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A Guide to a Unique NFL Training Camp

Players report to teams Tuesday, and this offseason will be anything but normal. In light of the extraordinary circumstances, here is an FAQ on the opening of league training camps.

Getty Images/Ringer illustration

The NFL sets off into uncharted waters on Tuesday. As training camps kick off around the league, a profound feeling of uncertainty hangs over the upcoming season. The safety of players and staff is at the forefront of everyone’s minds: How will the league, and the individual teams, attempt to keep their players and coaches safe from COVID-19? How often will they be testing players, and if―or far more likely, when―infections happen, how will teams avoid an outbreak?

We’ve got actual football questions, too: What will teams do to adapt to a shortened offseason and a canceled preseason slate? Which teams, and which players, will be most affected by the turmoil created by these unprecedented times? And which training camp battles will have the biggest impact on the league? In light of the extraordinary circumstances, I put together a list of frequently asked questions, along with some answers―at least in the cases where there are answers―around the opening of NFL training camps.

When do players report to training camp?

Following last-minute negotiations, the league and NFLPA agreed on a revised CBA last week that outlined safety protocols, training camp timelines, roster sizes, and salary cap changes for the wholly unique season. As part of that agreement, commissioner Roger Goodell informed all 32 teams that the final report date for training camps would remain unchanged: Tuesday, July 28. (The Chiefs and Texans, who are scheduled to play the season opener three days before the rest of the league kicks things off, were allowed to report early.)

Because of prior cancellations to offseason OTAs and minicamps, though, the schedule for this year’s training camps differs greatly compared to normal seasons. The first two weeks will be spent testing for COVID-19, holding virtual meetings, conducting physicals, holding walkthroughs, and ramping up conditioning in an effort to get players ready to take the field. By Day 16, teams can start practicing, and by Day 21, padded practices can commence. Past that general schedule outline, though, coaches are still largely in the dark as to what exactly those padded practices will look like.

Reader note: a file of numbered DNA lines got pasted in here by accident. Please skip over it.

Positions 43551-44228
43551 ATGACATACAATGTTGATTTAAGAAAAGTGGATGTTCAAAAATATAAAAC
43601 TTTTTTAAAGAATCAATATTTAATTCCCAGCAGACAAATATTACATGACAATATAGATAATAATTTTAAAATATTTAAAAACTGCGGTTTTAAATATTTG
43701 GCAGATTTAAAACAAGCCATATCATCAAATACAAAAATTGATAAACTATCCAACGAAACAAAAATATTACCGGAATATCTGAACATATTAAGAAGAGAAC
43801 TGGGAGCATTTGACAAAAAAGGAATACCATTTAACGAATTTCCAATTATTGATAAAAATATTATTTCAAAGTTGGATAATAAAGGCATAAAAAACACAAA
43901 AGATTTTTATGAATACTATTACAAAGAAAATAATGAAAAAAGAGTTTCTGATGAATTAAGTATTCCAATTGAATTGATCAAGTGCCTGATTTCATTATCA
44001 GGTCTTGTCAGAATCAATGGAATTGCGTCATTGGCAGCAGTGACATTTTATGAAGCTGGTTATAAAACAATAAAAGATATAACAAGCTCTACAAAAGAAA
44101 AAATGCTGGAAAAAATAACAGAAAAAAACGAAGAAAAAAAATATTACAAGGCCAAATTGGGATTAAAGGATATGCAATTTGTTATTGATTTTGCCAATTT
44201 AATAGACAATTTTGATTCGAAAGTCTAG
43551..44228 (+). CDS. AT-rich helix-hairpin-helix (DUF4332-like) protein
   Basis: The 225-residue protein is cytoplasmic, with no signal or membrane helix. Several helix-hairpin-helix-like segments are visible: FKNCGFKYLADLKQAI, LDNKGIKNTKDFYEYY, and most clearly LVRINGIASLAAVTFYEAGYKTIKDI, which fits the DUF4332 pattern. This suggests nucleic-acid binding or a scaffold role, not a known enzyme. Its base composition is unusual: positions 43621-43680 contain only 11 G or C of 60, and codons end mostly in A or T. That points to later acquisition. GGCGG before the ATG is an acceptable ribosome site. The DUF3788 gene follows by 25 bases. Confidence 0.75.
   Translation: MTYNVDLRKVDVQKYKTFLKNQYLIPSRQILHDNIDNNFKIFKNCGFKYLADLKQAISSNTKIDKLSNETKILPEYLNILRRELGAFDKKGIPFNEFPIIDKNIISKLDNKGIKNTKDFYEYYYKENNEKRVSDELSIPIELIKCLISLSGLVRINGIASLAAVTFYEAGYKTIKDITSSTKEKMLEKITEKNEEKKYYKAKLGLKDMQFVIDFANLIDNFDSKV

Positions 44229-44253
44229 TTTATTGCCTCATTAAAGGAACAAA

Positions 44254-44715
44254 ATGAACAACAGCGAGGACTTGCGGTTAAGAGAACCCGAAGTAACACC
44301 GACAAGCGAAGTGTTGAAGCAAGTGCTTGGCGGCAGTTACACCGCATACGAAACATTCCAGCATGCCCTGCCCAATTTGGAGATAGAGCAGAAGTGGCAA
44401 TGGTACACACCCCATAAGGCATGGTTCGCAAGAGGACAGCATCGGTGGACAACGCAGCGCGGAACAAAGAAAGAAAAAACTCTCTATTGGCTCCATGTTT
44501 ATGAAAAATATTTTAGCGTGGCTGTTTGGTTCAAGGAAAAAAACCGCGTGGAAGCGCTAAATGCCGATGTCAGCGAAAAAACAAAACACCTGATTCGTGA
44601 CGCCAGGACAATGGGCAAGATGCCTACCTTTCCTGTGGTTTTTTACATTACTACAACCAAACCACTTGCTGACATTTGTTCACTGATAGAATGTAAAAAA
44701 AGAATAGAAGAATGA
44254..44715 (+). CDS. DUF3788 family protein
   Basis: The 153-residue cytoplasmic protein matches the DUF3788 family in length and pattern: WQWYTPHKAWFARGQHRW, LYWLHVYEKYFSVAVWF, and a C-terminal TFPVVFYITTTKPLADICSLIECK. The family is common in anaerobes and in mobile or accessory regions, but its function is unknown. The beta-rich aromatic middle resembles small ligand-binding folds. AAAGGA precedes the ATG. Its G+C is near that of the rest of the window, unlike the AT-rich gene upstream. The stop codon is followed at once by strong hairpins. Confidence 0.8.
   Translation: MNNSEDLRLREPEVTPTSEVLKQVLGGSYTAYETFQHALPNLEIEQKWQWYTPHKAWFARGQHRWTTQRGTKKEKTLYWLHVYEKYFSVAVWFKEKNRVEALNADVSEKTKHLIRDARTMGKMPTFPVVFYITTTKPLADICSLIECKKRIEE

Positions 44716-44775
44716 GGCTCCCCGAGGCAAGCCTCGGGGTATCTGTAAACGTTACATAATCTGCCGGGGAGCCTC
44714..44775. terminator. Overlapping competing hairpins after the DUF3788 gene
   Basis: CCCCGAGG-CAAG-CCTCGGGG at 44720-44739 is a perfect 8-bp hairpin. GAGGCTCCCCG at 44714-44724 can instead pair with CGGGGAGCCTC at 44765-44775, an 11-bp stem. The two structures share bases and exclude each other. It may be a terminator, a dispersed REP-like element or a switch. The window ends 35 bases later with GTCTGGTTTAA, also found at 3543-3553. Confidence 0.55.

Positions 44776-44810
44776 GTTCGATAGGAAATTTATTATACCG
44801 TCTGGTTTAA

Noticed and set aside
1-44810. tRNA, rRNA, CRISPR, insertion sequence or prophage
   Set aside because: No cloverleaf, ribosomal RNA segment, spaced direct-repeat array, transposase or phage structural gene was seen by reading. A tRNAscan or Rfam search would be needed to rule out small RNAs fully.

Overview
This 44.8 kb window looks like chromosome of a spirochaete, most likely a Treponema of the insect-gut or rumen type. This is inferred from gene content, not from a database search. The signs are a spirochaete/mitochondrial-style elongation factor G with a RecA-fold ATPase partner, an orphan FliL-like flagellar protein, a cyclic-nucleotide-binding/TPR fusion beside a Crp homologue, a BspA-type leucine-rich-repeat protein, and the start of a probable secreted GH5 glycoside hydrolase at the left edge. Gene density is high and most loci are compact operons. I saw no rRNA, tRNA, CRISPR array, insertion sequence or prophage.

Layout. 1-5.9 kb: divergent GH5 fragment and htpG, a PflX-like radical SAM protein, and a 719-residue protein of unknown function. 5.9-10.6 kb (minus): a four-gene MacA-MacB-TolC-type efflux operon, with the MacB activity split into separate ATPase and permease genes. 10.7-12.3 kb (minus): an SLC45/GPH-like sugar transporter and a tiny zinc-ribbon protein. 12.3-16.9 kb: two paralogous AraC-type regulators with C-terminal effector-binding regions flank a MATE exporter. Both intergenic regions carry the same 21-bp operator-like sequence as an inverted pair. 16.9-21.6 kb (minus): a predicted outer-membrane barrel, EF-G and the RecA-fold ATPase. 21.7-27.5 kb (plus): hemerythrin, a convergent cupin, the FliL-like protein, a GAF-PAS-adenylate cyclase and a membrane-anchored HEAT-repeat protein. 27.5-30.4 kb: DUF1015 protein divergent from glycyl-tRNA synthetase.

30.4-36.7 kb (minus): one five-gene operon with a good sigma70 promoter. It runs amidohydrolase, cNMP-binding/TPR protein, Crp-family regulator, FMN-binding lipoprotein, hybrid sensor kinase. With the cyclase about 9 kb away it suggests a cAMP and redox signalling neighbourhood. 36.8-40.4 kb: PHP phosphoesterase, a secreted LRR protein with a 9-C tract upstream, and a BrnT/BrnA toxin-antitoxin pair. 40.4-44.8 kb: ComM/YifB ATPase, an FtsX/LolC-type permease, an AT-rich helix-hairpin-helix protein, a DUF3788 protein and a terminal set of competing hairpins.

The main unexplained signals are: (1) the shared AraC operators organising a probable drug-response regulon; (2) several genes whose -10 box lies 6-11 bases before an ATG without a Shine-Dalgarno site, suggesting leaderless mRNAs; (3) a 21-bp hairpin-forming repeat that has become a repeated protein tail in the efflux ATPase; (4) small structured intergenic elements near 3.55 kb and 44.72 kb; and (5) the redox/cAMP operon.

How are teams preparing facilities and testing for COVID-19?

Ahead of the start of camp, all 32 teams submitted infectious disease emergency response (IDER) plans for approval from both NFL chief medical officer Allen Sills and independent experts at Duke University. The NFLPA has approved the plans for 20 clubs.

Each team’s IDER plan lays out protocols around testing, safety upgrades at facilities, and designates a COVID Protocol Coordinator, whose role is to enforce the new rules. The countermeasures clubs are implementing run the gambit from using high-tech thermal scanners that measure players’ body temperature to simple rules around each player using his own water bottle. Among the procedures are a few common threads: Face coverings will be required at all times inside buildings, and players will practice social distancing when possible, with teams separating tables in food service areas, staggering lockers, or even limiting the number of players allowed in the showers or cold tubs at a given time. There’s plenty of other measures in place, from electrostatic sprayers that sterilize surfaces in the Vikings’ training room, to facial recognition devices that open doors in the Texans’ facility.

As for testing, the league will rely on private diagnostics company BioReference Laboratories to execute a uniform procedure for all 32 teams. The company is set up at every facility and will test players daily, at least for the first two weeks of training camp (the testing frequency after two weeks will drop to every other day, unless the rate of positive tests is above 5 percent). Players must register multiple negative tests before being allowed into the facilities, and any player who tests positive will enter the Treatment Response Protocol (which involves isolation, monitoring, and medical care) while the team starts containment processes. To help with this, the league will be implementing contact tracing devices that track the proximity each player has had to his teammates and coaches in order to help clubs prioritize the quarantining and testing of potentially infected personnel.

So is training camp happening in a bubble?

Nope! While the league’s aggressive testing and safety protocols are a promising start, the fact the NFL has, at least so far, opted against constructing a leaguewide bubble (as both the NBA and NHL have done in order to finish their respective seasons) creates a massive vulnerability. With players and club personnel allowed to leave following practices and go out into the world (as opposed to restricting players and staff to a hotel campus, as the NBA has done), a leaguewide honor system of sorts remains the NFL’s first line of defense against COVID-19.

The apparent hope is that educating players on how to limit high-risk behavior―while simultaneously threatening to withhold pay for those who fail to adhere to established guidelines―will create de facto mini bubbles for all 32 teams. Strong leadership, and in some cases peer pressure, will also play a big part in keeping all 100-plus members of each team and staff safe. But lag times in test results (BioReference’s daily tests come with a 24-hour turnaround time, and instant tests aren’t accurate enough at this point to be useful) complicate containment procedures, and it’s not difficult to imagine the NFL encountering a scenario similar to what the Miami Marlins are dealing with this week. As we’ve seen in the MLB, the honor system doesn’t work if players or teams ignore or look to skirt established protocols.

Even well-defined and rigorous safety measures are never 100 percent effective. Not long after giving NBC’s Peter King a tour of the Vikings’ new-look complex, Eric Sugarman―the team’s head trainer and infection control officer―tested positive for the virus. Outside a real bubble, the number of variables each team must deal with (e.g., the number of people its players, coaches, and players’ and coaches’ family members and friends come in contact with each day) approaches astronomical figures; that leaves little doubt that teams will be forced to deal with positive tests throughout training camp and into the season. In fact, the league expects that to happen―the only question will be how quickly and effectively teams will be able to contain the spread of the virus. If an outbreak occurs, that team may be forced to shut down all operations temporarily.